More than sprains and strains: A look behind the scenes with the athletic trainers


Mackenzie Miller

Entrance to the athletic training room at CHS. The trainers are very important to the athletic program at CHS.

Trainers may be considered necessary or unnecessary depending on the school, but here at Carlisle High School, they are an important part of our athletic program.

Athletic director George Null said, “Our main goal is the safety of our student athletes, and having licensed medical professionals ensures that.”

Brian Waiter, athletic trainer at CHS for 17 years, described their schedule. The trainers are at the school five days a week and can go until nine or ten PM. They come in on weekends, depending on game and practice schedules, and treat about 25-30 people a day.

Waiter said, “A lot more is entailed than people realize. It looks like [we do] less than it really is. We evaluate the injury and if it is serious enough they set up treatment or maybe start with rehab.”

The trainers treat many different types of injuries, but most commonly witness sprains and strains.

No matter what the injury, they fill out papers that they keep on file.

“Nature of the beast with this profession is the paperwork and documentation,” said Waiter.

The trainers work together with a physician, then come up with a treatment plan. These rehab treatments can include hot and cold therapy, taping, electrical stimulations, modalities that promote healing, etc. The trainers are always there for student athletes no matter what type of injury it is. Their main interest is to keep the student safe and healed quickly so they can get back into the sport.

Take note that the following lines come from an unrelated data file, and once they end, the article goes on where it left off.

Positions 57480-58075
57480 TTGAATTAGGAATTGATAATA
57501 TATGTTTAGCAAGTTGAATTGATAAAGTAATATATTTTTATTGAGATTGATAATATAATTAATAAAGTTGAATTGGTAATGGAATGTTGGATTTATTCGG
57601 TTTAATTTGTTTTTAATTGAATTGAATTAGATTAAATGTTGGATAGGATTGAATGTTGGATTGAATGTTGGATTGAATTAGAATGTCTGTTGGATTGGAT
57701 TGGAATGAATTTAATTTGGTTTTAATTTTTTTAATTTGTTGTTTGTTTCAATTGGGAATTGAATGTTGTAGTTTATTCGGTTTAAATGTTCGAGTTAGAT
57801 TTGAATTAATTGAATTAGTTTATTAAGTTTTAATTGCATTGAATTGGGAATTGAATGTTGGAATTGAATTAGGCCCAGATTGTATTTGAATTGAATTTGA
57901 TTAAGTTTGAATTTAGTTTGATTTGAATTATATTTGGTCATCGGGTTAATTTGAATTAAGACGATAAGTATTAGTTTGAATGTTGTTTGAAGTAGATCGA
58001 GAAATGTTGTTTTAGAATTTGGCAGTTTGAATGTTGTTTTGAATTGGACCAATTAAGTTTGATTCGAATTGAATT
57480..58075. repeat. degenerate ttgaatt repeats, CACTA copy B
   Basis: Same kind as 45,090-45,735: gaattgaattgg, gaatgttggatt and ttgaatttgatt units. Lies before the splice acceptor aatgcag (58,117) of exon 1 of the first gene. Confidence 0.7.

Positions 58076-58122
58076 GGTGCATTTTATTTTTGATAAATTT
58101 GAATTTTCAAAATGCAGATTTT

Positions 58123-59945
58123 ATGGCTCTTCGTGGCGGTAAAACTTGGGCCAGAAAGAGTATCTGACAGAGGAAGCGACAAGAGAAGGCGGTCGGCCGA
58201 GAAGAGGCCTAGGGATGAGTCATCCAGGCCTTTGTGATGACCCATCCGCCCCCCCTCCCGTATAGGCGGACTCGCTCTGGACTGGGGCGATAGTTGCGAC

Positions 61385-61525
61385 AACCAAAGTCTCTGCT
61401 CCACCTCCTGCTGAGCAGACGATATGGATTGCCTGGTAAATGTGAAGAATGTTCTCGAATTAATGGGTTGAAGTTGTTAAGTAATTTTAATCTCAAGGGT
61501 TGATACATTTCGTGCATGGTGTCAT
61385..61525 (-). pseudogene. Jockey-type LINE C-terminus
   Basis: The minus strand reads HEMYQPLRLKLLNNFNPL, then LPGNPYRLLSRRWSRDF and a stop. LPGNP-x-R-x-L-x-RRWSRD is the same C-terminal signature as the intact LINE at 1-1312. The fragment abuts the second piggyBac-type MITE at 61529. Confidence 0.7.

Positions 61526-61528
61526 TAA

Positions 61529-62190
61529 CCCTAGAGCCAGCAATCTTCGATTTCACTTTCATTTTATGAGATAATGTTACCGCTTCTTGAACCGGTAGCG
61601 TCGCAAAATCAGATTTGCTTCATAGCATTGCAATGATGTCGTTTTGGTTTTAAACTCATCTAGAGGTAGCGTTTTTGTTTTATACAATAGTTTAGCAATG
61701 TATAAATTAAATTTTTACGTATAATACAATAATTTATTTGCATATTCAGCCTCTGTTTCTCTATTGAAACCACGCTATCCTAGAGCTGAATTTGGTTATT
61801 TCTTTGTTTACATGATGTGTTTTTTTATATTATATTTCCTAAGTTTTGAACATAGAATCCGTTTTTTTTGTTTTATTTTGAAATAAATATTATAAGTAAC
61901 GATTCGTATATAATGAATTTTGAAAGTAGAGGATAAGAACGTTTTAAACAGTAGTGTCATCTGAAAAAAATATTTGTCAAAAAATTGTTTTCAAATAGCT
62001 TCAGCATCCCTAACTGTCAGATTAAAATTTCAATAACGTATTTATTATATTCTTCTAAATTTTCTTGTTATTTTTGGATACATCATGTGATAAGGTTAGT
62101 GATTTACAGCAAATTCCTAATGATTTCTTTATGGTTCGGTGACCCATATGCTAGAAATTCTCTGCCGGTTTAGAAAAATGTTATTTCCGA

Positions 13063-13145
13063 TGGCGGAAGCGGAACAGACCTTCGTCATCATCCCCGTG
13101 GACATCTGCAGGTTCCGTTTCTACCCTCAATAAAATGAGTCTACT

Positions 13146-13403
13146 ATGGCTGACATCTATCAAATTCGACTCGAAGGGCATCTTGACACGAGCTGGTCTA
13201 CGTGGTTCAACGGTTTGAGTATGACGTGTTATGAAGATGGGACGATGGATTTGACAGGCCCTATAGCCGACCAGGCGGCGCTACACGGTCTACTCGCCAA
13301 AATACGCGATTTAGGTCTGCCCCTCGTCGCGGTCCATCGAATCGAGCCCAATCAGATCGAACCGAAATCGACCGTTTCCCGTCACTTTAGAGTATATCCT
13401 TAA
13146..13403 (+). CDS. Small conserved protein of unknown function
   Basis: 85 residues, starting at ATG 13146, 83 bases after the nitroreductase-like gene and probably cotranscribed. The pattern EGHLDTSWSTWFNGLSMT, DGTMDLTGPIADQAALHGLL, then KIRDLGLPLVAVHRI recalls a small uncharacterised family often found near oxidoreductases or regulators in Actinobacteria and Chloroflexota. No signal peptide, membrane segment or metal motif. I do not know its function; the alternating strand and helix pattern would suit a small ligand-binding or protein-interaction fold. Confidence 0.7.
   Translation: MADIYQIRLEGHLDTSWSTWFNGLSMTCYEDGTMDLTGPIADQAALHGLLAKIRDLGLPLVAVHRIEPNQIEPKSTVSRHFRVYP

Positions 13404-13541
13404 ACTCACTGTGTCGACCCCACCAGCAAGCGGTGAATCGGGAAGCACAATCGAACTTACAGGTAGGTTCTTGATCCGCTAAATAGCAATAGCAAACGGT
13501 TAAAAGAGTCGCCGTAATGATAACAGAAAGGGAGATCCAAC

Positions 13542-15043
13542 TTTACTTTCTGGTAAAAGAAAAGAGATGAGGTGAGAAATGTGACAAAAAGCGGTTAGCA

Freshman Lauren Musser has been seeing the trainers for three years now. She has seen them for shin splints, knee cap issues, and tendonitis. She currently goes every day before practices and games to get her leg wrapped.

“You can trust them to take care of you, they really do know what they are doing,” Musser said.

Aside from Waiter, there are two other trainers, Brandy Carpenter and Richard “Burkie” Burkholder. 

Burkie has been working at CHS for 58 years and is the head of athletic training. George Null called him “One of the forefathers of athletic training.”

Each of the trainers have been to school specifically for this profession, therefore, they have many years of experience on them. Even if they haven’t witnessed an injury yet, they will find the answer to help in any way possible.

When talking to Null, he brought up the fact that they are coming out with a new trainer’s manual. Included will be certain injuries and protocols/treatments. They want to make sure they are “progressive” in what they do. They are constantly working to make improvements to the system and want the public to know they are.

 “We are trying to stay ahead of the curve, so why not showcase it?” said Null.

The athletic trainers are committed to what they do and have the best intentions in mind. There is so much more that they do than people realize.